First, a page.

Shouting for ‘men off the streets!’ is going to get us nowhere. Uniting to end violence in society is. I want to see a march that unites all victims of street violence against sexual and physical assault – not just women, but men too, and also transpeople -who are equally if not more vulnerable on the streets of London and Oxford at night, and whom radical feminists like Bindel would see excluded from the cause.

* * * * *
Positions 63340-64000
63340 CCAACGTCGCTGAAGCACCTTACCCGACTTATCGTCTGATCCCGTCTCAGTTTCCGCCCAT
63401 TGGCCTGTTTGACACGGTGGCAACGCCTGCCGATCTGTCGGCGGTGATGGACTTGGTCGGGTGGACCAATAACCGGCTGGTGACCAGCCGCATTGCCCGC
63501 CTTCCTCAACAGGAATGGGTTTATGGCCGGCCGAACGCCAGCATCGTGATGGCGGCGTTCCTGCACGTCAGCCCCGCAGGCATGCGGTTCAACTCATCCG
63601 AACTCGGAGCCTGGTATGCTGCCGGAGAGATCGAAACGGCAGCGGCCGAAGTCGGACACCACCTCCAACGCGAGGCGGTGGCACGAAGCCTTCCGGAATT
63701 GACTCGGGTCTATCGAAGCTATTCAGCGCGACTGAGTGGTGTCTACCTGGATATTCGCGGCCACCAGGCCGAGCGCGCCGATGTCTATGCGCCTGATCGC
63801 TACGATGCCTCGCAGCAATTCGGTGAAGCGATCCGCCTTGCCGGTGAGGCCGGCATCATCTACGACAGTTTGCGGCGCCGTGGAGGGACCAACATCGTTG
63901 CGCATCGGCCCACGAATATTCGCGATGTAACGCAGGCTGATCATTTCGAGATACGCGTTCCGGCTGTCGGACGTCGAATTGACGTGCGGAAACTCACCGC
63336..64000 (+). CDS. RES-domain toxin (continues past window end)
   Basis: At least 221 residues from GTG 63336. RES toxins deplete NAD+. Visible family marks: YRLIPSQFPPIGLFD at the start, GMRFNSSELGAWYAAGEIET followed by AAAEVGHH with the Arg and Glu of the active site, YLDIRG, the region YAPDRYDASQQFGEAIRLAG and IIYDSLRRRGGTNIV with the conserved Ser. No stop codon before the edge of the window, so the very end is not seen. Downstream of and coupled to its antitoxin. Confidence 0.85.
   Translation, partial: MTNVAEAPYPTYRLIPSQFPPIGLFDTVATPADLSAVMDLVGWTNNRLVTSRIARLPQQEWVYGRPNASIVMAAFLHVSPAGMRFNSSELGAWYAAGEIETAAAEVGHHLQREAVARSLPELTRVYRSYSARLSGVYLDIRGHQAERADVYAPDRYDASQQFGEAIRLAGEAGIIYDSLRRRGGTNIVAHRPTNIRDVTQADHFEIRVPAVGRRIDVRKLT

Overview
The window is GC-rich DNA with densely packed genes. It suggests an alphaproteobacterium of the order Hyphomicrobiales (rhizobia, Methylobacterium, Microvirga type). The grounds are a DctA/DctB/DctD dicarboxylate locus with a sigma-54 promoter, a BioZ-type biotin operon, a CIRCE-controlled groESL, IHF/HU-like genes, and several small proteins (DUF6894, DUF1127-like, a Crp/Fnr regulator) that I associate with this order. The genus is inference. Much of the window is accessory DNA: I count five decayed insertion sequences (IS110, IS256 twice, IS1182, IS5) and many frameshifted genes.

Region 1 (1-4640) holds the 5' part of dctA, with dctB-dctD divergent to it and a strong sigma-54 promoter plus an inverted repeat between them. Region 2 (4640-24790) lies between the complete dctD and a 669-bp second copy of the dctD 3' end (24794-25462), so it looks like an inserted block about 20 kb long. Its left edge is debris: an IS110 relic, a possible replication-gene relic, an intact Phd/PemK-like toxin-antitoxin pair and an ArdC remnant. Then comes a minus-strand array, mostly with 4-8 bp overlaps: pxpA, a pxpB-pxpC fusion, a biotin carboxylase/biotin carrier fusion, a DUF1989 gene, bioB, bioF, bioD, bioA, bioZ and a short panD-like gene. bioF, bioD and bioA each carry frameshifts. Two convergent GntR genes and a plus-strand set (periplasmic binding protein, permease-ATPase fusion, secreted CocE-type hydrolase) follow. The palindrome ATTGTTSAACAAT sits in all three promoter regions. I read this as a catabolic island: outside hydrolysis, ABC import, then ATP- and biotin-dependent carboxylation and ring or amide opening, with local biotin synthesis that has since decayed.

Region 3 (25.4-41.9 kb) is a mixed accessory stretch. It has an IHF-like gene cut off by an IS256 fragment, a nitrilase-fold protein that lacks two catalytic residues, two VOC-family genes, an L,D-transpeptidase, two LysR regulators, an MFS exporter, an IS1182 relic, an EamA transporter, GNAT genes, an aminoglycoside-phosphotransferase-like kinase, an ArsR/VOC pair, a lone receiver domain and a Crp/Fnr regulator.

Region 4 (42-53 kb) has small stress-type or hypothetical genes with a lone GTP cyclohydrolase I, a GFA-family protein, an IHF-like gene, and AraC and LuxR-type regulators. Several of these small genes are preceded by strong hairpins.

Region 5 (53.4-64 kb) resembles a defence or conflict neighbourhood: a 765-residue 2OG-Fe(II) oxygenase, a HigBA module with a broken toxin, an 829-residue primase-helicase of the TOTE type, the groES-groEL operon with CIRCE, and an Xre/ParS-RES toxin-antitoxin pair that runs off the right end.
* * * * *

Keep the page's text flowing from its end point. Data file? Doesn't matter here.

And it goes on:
I can see where Bindel is coming from: like many radical and reactionist feminists, she’s angry. She’s probably been victimised in her time. But anger, hatred and violence are not the appropriate response to anger, hatred and violence, not once you’re out of training bras (flaming or otherwise). The feminist movement needs to welcome as many men as possible into its ranks. To do otherwise is plain hypocrisy.